Early Neutral Evaluation ("ENE") and mediation are two forms of Alternative Dispute Resolution ("ADR") that can be deployed by parties to resolve commercial disputes, either outside of or alongside Court proceedings or arbitration proceedings.
ENE and mediation share a number of similarities – both processes are private, without prejudice (so cannot be used as evidence in Court proceedings) and non-binding. They will consider the commercial issues and risks of any dispute, and place the management of the dispute within the control of the parties. Each process offers an alternative to Court proceedings which can serve to limit the parties’ costs, and may enable an earlier resolution than litigation or arbitration.
The key difference is the role of the evaluator or mediator: a mediator will not impose his or her views on the parties, focussing instead on trying to facilitate an agreement between them, whereas the evaluator’s role is to provide a considered view on the issues submitted to him or her. Whilst the opinion of the evaluator might provide a greater incentive for the parties to find agreement, the evaluator will play no part in actually facilitating any agreement. Neither will he or she give a binding decision on the legal issues or advocate a way of resolving the matter. Mediation could still therefore follow an ENE, and many ENE agreements will include provision for a post-ENE mediation or settlement meeting.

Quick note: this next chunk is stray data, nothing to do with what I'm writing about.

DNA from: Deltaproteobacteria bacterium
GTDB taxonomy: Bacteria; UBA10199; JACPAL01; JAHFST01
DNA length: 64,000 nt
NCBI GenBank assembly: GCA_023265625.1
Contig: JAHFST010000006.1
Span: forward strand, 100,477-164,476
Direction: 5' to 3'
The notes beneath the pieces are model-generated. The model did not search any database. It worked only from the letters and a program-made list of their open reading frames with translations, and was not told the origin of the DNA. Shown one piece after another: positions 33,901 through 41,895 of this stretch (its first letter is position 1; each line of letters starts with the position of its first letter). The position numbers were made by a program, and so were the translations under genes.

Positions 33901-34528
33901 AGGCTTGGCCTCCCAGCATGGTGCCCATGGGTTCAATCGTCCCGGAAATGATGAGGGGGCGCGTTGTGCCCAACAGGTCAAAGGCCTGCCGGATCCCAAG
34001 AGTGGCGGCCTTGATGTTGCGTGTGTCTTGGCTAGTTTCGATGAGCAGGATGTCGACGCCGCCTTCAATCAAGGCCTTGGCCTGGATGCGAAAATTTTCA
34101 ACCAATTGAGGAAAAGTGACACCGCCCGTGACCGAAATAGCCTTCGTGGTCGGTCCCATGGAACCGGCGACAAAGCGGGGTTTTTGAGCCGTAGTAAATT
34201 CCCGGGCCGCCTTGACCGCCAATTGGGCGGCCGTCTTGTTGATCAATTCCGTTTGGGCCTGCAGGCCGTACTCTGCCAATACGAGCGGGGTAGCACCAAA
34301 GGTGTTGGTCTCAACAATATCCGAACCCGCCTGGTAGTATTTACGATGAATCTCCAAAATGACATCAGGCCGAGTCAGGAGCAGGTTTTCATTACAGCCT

Whilst ENE may arguably add a further "layer" of ADR (and associated costs and delay) - it can be a very useful tool in particular circumstances. For example, where there is a significant disparity between the parties’ positions, where the parties have reached an impasse and/ or where one party has an unrealistic view of the case. In these circumstances an unbiased, neutral view of the likely outcome if the matter were to proceed to trial may serve to break the deadlock and encourage settlement. ENE does, however, risk undermining the negotiating position of the "losing" party and/or strengthening the "winner’s" resolve, which can serve to make settlement more difficult.
If you require help to address a commercial dispute, our Dispute Resolution team can advise on the options available to you. We understand that avoiding, rather than encouraging, conflict usually delivers a better outcome for our clients and we will always advise on the most appropriate, pragmatic forums for seeking to resolve a dispute.